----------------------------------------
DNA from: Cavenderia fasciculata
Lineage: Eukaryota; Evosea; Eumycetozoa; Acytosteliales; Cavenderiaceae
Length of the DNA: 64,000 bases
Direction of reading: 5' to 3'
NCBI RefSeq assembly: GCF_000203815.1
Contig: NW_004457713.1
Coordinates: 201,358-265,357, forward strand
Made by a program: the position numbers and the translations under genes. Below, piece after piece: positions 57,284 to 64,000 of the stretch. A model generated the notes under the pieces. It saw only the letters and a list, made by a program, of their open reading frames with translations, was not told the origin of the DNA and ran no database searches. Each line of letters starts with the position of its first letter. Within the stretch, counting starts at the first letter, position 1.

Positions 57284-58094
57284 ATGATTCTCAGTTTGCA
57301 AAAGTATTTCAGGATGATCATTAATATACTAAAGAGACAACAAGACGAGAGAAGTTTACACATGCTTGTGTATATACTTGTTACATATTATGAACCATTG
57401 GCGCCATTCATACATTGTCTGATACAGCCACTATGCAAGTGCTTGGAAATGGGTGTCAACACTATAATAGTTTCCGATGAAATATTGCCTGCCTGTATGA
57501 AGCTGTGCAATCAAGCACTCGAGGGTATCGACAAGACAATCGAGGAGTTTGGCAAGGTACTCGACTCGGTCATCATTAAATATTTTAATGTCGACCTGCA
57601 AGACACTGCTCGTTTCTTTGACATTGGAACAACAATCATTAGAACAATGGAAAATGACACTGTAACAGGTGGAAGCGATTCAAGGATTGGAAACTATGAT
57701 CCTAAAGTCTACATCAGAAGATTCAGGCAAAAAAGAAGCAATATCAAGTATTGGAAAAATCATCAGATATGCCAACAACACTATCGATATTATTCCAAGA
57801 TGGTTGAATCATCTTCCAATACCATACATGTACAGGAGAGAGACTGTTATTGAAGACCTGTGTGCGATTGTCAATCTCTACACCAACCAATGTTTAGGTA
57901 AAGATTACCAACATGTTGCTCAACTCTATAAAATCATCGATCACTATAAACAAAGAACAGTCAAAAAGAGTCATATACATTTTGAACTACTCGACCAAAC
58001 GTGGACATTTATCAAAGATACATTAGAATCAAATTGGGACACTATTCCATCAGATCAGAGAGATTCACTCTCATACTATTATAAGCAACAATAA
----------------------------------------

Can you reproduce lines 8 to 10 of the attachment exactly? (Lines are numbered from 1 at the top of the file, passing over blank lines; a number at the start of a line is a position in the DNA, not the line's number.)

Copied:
Made by a program: the position numbers and the translations under genes. Below, piece after piece: positions 57,284 to 64,000 of the stretch. A model generated the notes under the pieces. It saw only the letters and a list, made by a program, of their open reading frames with translations, was not told the origin of the DNA and ran no database searches. Each line of letters starts with the position of its first letter. Within the stretch, counting starts at the first letter, position 1.

Positions 57284-58094
57284 ATGATTCTCAGTTTGCA